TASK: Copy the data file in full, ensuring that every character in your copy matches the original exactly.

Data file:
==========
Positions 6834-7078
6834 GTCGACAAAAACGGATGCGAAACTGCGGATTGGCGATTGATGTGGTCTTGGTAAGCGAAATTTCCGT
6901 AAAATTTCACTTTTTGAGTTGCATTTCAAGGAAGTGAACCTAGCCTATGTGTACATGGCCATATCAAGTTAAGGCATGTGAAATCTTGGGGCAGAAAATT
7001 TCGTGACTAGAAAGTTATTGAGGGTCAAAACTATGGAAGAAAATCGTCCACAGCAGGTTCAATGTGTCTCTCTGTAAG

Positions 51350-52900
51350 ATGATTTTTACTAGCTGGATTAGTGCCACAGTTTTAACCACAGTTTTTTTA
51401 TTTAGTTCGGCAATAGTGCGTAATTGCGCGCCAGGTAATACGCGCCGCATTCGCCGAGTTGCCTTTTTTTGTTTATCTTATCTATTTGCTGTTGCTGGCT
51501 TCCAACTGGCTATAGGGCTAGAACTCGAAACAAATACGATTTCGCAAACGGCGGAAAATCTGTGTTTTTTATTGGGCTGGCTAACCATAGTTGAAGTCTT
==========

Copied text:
Positions 6834-7078
6834 GTCGACAAAAACGGATGCGAAACTGCGGATTGGCGATTGATGTGGTCTTGGTAAGCGAAATTTCCGT
6901 AAAATTTCACTTTTTGAGTTGCATTTCAAGGAAGTGAACCTAGCCTATGTGTACATGGCCATATCAAGTTAAGGCATGTGAAATCTTGGGGCAGAAAATT
7001 TCGTGACTAGAAAGTTATTGAGGGTCAAAACTATGGAAGAAAATCGTCCACAGCAGGTTCAATGTGTCTCTCTGTAAG

Positions 51350-52900
51350 ATGATTTTTACTAGCTGGATTAGTGCCACAGTTTTAACCACAGTTTTTTTA
51401 TTTAGTTCGGCAATAGTGCGTAATTGCGCGCCAGGTAATACGCGCCGCATTCGCCGAGTTGCCTTTTTTTGTTTATCTTATCTATTTGCTGTTGCTGGCT
51501 TCCAACTGGCTATAGGGCTAGAACTCGAAACAAATACGATTTCGCAAACGGCGGAAAATCTGTGTTTTTTATTGGGCTGGCTAACCATAGTTGAAGTCTT